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Chapter 11 KINEMATICS OF PARTICLES

x

PO

x

The motion of a particle along astraight line is termed rectilinearmotion. To define the positionPof the particle on that line, we

choose a fixed origin O and apositive direction. The distancex from O toP, with the

appropriate sign, completely defines the position of the particle

on the line and is called the position coordinateof theparticle.

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x

PO

x

The velocity v of the particle is equal to the time derivative ofthe position coordinatex,

v =dx

dtand the accelerationa is obtained by differentiating v withrespect to t,

a =dv

dt

or a =d2x

dt2

we can also express a as

a = vdv

dx

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x

PO

x

v =dx

dta =

dv

dt

or a = d2

xdt2 a = v dvdxor

The velocity v and acceleration a are represented by algebraic

numbers which can be positive or negative. A positive value for

v indicates that the particle moves in the positive direction, anda negative value that it moves in the negative direction. A

positive value fora, however, may mean that the particle is truly

accelerated (i.e., moves faster) in the positive direction, or that

it is decelerated (i.e., moves more slowly) in the negativedirection. A negative value fora is subject to a similar

interpretation.

+-

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Two types of motion are frequently encountered: uniform

rectilinear motion, in which the velocity v of the particle is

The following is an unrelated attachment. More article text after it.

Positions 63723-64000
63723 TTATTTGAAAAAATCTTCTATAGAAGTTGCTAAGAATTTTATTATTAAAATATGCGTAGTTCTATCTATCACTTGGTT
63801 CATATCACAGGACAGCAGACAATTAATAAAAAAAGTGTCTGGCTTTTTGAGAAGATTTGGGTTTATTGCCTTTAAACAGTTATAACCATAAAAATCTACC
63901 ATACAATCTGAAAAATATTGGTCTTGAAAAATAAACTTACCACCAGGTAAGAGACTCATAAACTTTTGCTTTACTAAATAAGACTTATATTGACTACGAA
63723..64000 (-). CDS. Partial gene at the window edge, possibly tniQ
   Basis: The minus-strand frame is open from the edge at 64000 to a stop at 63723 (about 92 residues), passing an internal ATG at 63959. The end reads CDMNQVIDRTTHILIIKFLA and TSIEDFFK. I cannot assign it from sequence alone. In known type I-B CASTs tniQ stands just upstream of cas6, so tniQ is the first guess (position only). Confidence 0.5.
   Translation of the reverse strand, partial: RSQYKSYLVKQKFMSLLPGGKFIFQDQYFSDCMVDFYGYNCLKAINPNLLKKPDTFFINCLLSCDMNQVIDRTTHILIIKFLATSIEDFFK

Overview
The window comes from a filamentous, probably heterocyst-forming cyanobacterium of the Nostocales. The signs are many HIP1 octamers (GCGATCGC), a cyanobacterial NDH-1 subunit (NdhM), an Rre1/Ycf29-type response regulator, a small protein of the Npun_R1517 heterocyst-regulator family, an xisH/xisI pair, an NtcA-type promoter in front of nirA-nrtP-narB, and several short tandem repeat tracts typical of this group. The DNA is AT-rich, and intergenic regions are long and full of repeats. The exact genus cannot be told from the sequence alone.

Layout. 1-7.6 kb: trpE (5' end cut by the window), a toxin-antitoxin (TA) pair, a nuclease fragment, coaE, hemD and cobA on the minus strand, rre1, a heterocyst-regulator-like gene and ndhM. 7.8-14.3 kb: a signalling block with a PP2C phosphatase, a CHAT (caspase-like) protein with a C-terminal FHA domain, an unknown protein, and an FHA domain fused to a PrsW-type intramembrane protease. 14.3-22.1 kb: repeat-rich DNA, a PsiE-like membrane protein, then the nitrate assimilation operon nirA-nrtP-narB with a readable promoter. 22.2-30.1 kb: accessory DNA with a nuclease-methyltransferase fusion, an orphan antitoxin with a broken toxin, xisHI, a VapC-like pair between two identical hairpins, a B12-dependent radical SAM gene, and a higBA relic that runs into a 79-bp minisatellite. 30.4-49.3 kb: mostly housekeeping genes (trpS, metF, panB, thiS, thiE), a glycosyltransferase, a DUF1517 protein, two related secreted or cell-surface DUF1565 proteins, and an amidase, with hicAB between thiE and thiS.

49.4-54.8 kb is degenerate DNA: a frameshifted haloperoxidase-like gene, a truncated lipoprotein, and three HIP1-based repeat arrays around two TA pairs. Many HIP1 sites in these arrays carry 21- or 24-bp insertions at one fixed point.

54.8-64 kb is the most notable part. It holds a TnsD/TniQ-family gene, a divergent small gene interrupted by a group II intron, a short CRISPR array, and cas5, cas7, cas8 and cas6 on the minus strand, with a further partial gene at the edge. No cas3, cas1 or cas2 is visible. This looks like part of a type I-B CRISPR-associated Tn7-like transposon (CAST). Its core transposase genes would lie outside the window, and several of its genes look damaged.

constant and

x =xo + vt

and uniformly accelerated rectilinear motion, in which the

acceleration a of the particle is constant and

v = vo + at

x =xo

+ vot + at2

1

2

v2 = vo + 2a(x -xo )2

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x

O

xA

xB

xB/A

A B

When particlesA andB move along the same straight line, the

relative motion ofB with respect toA can be considered.

Denoting byxB/Athe relative position coordinate ofB with respect

toA , we have

xB =xA +xB/A

Differentiating twice with respect to t, we obtain

vB = vA + vB/A aB = aA + aB/A

where vB/A and aB/A represent, respectively, the relative velocityand the relative acceleration ofB with respect toA.

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A

B

C

xA

xB

xC

When several blocks are are connected by inextensible cords,

it is possible to write a linear relation between their position

coordinates. Similar relations can then be written between

their velocities and their accelerations and can be used toanalyze their motion.

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Sometimes it is convenient to use a graphical solution for

problems involving rectilinear motion of a particle. The graphical

solution most commonly involvesx - t, v - t, and a - tcurves.

a

tv

tx

t

t1 t2

v1

v2

t1 t2

v2 - v1 = a dtt1

t2

x1

x2

t1 t2

x2 -x1 = v dtt1

t2

At any given time t,

v = slope ofx - tcurve

a = slope ofv - tcurve

while over any given time interval

t1 to t2,

v2 - v1 = area undera - tcurve

x2 -x1 = area underv - tcurve

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x

y

r

P

Po

O

v

s

The curvilinear motion of a particle

involves particle motion along a

curved path. The positionPof the

particle at a given time is definedby theposition vectorr joining the

origin O of the coordinate system

with the pointP.

The velocity v of the particle is defined by the relation

v =dr

dtThe velocity vector is tangent to the path of the particle, and

has a magnitude v equal to the time derivative of the lengths ofthe arc described by the particle:

v =ds

dt

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x

y

r

P

Po

O

v

s

v =dr

dt

In general, the acceleration aof the particle is not tangent

to the path of the particle. It

is defined by the relation

v =ds

dt

a =dv

dtx

y

r P

Po

O

a

s

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x

y

zi

j

k

vx

vy

vz

xiyj

zk

P

x

y

z

i

j

k

r

ax

ay

az

P

Denoting byx,y, andzthe rectangular

coordinates of a particleP, the

rectangular components of velocity and